# Create a Numpy array filled with all

We can use the Numpy.ones () method to accomplish this task. This method takes three parameters, which are discussed below —

`  shape:  integer or sequence of integers  order:  C_contiguous or F_contiguous C-contiguous order in memory (last index varies the fastest) C order means that operating row-rise on the array will be slightly quicker FORTRAN-contiguous order in memory (first index varies the fastest). F order means that column-wise operations will be faster.  dtype:  [optional, float (byDeafult)] Data type of returned array. `

Code # 1:

 ` # Python program to create an array with all ` ` import ` ` numpy as geek `   ` a ` ` = ` ` geek.ones (` ` 3 ` `, dtype ` ` = ` ` int ` `) ` ` print ` ` ( "Matrix a:" , a) ````   b = geek.ones ([ 3 , 3 ], dtype = int )  print ( "Matrix b:" , b)  ```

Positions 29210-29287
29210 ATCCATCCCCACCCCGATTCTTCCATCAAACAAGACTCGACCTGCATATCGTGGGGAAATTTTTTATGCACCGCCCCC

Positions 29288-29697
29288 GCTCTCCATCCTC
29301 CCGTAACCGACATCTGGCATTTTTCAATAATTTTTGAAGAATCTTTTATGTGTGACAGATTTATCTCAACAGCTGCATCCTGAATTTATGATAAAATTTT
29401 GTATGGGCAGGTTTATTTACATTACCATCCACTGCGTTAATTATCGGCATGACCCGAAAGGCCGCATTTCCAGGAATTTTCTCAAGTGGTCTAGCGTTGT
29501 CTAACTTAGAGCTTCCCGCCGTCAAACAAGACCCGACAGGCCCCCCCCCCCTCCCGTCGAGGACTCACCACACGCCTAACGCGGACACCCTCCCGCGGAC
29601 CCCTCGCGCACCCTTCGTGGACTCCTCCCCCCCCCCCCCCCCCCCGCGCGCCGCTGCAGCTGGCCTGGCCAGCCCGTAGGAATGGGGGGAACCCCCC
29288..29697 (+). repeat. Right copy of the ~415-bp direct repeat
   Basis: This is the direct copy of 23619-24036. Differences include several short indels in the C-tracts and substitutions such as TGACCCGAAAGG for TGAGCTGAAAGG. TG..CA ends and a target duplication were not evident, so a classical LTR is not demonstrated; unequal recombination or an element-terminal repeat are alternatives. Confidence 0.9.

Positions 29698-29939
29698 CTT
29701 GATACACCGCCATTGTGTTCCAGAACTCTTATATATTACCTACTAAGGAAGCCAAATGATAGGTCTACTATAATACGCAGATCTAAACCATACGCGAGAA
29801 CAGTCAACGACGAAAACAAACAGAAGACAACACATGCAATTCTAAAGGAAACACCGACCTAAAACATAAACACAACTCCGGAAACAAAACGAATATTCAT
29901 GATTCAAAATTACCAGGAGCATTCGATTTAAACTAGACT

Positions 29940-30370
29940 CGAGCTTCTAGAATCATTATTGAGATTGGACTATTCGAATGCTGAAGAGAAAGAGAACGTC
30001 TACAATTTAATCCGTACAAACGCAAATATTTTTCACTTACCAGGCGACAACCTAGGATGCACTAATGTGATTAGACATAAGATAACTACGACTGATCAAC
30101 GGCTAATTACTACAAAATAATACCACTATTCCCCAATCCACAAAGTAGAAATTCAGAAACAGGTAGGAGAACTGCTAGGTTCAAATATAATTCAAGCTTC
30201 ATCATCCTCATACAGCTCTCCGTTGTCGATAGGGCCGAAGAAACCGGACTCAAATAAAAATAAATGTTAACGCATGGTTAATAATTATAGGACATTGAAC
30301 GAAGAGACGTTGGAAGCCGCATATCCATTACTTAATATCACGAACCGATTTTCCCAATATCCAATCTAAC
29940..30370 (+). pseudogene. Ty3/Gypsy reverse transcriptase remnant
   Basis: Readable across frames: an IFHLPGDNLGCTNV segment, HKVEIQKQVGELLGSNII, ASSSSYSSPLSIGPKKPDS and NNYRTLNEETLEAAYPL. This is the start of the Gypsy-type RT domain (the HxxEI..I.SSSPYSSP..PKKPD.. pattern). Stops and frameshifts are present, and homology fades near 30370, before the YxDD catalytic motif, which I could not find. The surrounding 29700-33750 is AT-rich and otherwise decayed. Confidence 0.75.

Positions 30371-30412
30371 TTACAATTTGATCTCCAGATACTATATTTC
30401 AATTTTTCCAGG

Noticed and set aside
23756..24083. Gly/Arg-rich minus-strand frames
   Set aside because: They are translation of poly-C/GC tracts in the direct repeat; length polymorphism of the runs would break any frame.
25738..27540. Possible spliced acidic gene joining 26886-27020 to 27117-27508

Exit:

` Matrix a: [1 1 1] Matrix b: [[1 1 1] [1 1 1] [1 1 1]] `

Code # 2:

 ` # Python program to create an array with all ` ` import ` ` numpy as geek `   ` c ` ` = ` ` geek.ones ([` ` 5 ` `, ` ` 3 ` `])  ```` prin t ( "Matrix c:" , c)    d = geek.ones ([ 5 , 2 ], dtype = float )  print ( "Matrix d:" , d)  ```

Exit:

` Matrix c: [[1. 1. 1.] [1. 1. 1.] [1 . 1. 1.] [1. 1. 1.] [1. 1. 1.]] Matrix d: [[1. 1.] [1. 1.] [1. 1.] [1. 1. ] [1. 1.]] `